Whether you use a third-party keyboard or the stock offering, your Samsung device keeps a history of the last 20 words you copied on its clipboard. Samsung added this feature to Android to help make multitasking a bit easier, but if you use a password manager like LastPass, this feature quickly becomes a gaping hole in security. While you're copying and pasting your various passwords, the last 20 of them become freely available to anyone that gets their hands on your device.
We know that Facebook is a very useful social media site. Facebook keeps your search history in its database. This video will show you how to view or delete history in your Facebook account. Follow the video and try it yourself.
Hacking macOS: How to Perform Situational Awareness Attacks, Part 2 (Finding Files, History & USB Devices)
It's important to know who you're dealing with after hacking your target's MacBook. Getting remote access is simple, but covertly gathering information about the user and their system can be a challenge.
I thought eventually that my ex's Instagram account would magically clear from my "Suggested" search history. It's been six months now, and I'm sorry, babe, but enough is enough. It's time to clear out your very cute face. (On Instagram, of course.)
While viewing notifications, I have a nasty habit of accidentally hitting Clear and getting rid of them all before I actually have a chance to read them. There is an easy way to view the notification history on Android, but if you turn off or reboot your Samsung Galaxy S4, the history is wiped clean.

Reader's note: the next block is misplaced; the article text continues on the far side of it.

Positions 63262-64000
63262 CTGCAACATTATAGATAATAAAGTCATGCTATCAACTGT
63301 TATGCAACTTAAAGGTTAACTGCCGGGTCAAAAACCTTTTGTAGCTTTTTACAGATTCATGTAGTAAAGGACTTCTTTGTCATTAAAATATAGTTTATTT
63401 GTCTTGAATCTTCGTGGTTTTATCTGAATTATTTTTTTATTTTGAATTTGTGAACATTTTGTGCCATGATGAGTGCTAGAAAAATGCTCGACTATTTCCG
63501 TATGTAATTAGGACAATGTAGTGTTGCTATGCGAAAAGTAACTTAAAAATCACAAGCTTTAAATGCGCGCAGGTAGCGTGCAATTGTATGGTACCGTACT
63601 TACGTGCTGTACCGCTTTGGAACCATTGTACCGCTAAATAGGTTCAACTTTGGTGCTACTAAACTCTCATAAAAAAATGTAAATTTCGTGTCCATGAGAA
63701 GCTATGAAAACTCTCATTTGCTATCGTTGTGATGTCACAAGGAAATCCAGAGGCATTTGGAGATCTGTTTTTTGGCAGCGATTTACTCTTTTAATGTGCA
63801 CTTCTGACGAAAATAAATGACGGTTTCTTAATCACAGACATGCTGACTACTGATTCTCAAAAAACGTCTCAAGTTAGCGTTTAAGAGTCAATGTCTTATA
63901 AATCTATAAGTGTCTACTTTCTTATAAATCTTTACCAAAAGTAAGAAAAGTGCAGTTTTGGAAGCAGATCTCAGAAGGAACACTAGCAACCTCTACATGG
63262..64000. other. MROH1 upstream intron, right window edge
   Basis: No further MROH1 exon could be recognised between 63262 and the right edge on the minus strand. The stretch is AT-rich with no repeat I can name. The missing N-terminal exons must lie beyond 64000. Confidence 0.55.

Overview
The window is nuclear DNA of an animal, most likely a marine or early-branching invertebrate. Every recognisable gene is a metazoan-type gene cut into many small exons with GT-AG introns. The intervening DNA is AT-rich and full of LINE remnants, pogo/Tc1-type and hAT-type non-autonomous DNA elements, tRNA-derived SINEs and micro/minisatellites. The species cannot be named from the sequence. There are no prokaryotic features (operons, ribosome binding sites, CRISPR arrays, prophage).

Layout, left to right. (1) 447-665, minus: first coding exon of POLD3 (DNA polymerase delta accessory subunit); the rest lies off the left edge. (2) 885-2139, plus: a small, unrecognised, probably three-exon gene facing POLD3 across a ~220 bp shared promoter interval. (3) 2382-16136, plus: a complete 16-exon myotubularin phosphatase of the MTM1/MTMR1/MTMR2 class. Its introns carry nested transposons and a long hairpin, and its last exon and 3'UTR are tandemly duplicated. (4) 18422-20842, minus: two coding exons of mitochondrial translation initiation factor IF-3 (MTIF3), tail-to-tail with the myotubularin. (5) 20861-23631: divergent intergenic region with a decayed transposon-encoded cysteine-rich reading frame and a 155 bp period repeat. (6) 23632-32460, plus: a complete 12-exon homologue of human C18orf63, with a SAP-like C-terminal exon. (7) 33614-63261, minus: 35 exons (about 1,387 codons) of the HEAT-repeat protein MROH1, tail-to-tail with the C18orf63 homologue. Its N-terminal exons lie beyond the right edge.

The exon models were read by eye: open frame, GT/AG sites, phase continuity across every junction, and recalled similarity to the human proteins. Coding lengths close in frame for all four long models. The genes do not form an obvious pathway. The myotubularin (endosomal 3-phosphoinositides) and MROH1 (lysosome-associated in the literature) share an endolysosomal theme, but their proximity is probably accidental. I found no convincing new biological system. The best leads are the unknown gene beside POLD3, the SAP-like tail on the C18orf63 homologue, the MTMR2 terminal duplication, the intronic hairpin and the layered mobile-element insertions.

If you're really popular, like myself, then you're constantly receiving a steady flow of notifications on your Android device. This is either a nuisance, or a reassurance of your popularity. Sometimes you get too many notifications at one time to view, or you accidentally swipe an important alert away, rendering it lost forever.
AR Snapshots: Celebrate Black History Month & Get Ready for Valentine's Day with These Snapchat Lenses
February is the shortest month, but it's marked by the celebration of Black history and the celebration of romantic love.
Almost certainly, you've closed out of a webpage that you didn't want to at some point in your iPhone-owning life. Whether you accidentally swiped the tab away or closed it only to need it moments later, tab-regret is just a part of our internet culture. Luckily, Safari on iOS includes an easy way to open recently closed tabs.
Have you ever accidentally dismissed an important notification? Realized you didn't mean to delete an alert after hitting "Clear all?" Instead of pulling out your hair, know you can see the alert again — at least, a portion of it.
Have you ever been a little overzealous in dismissing notifications on your Nexus 5? Perhaps you missed your target and swiped away the notification you meant to read later. Or maybe you simply hit the "Clear All" button when you really meant to tap the button that switches to the Quick Settings tiles.
When was the last time you restarted or shutdown your Mac? In the post-iPhone era, most devices are now powered on almost constantly. For better or for worse, the computing landscape has accommodated this "always on" trend, but you still need to periodically restart your devices—especially your Mac.